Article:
Webb landed a role on the big screen in the film noir “He Walked By Night”, which was based on the real life murder of a California Highway patrolman and was told in a business-like manner, tracking the methods the police used to hunt the killer. Webb had the small role of Lee, a forensics specialist. LAPD sergeant Marty Wynn was the technical advisor on the film. Due to the small size of Webb’s role, he had a lot of free time during the shoot and often found himself talking with Wynn about his work with the police department. When Wynn found out that Webb had portrayed Pat Novak, Wynn teased Webb about the unrealistic nature of the scripts of that radio drama. While Pat Novak wasn’t a police officer, he dealt with them all the time. And they were usually depicted as dimwitted and/or brutal. Wynn informed Webb that the LAPD was not like that. Wynn also pointed out that crimes were not solved with thundering climaxes and glamourous pursuits. Police work, Wynn told Webb, was often dull. Cases took months to solve and often hinged on the smallest break or shred of evidence. Sgt. Wynn wondered aloud if there could be a show that would show policemen in a good light and would depict their work accurately while still providing entertainment that would keep a radio audience coming back every week.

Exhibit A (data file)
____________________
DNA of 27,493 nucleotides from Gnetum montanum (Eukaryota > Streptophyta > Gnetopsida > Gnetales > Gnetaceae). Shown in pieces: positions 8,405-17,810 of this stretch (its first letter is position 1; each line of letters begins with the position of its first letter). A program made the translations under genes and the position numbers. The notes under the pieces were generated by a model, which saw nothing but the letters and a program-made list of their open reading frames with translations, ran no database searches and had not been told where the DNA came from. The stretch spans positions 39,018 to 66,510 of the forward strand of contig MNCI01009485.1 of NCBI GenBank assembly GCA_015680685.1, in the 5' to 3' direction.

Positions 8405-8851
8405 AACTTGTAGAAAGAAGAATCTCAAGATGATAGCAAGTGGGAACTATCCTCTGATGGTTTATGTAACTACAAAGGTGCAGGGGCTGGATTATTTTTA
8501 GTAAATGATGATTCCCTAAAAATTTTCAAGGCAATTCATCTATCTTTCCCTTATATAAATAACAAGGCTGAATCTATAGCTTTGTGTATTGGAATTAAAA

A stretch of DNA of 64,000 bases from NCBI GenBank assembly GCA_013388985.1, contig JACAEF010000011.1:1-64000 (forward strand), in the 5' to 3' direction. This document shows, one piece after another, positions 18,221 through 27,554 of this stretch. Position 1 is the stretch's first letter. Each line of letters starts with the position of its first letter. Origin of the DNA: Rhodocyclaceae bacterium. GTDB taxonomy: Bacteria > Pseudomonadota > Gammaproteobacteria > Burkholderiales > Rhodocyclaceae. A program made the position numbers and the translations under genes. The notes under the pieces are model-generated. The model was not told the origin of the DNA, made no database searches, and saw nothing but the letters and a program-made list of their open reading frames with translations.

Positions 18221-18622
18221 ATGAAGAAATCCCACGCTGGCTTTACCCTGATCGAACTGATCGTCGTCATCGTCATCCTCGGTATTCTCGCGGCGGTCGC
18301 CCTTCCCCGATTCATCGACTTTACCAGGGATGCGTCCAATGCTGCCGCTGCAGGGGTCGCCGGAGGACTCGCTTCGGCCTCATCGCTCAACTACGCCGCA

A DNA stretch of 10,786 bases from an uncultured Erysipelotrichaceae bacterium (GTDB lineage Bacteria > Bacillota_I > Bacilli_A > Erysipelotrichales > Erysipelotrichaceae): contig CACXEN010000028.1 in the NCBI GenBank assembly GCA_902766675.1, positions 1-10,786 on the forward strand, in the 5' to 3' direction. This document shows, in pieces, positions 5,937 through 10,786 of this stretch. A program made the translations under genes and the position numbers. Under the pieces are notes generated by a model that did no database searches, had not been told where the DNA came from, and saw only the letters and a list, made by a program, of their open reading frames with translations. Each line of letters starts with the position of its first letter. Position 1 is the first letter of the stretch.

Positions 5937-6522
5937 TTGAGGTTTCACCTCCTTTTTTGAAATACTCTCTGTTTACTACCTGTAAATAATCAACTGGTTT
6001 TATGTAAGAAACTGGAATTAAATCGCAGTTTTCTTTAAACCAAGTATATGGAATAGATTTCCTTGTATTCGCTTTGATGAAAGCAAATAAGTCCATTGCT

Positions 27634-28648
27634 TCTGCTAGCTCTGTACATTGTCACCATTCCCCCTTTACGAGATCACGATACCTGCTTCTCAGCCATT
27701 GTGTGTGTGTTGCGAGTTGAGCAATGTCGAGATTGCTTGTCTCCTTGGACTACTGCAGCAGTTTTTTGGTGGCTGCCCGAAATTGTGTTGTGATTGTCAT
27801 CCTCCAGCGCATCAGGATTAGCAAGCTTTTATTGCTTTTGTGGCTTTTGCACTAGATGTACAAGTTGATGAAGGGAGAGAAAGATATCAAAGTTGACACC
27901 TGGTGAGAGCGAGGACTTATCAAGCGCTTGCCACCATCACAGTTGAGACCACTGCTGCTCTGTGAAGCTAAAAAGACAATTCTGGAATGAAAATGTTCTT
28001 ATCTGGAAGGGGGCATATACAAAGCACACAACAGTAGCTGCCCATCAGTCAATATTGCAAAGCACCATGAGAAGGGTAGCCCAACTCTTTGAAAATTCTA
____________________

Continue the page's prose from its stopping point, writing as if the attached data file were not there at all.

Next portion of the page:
When Sgt. Wynn told Webb he could get him access to actual police files on which to base radio dramas, Jack Webb was inspired. He told Wynn he’d love to create such a show. A show that would depict the authentic, if routine, heroism of policemen. A show employing a semi-documentary style that would show ‘cops’ in their natural element, following procedures and employing all the sometimes dry and sedate methods that were actually used by police forces of the day. Webb began to envision a ‘cop show’ that would avoid all the fictional melodrama that other shows on radio employed liberally.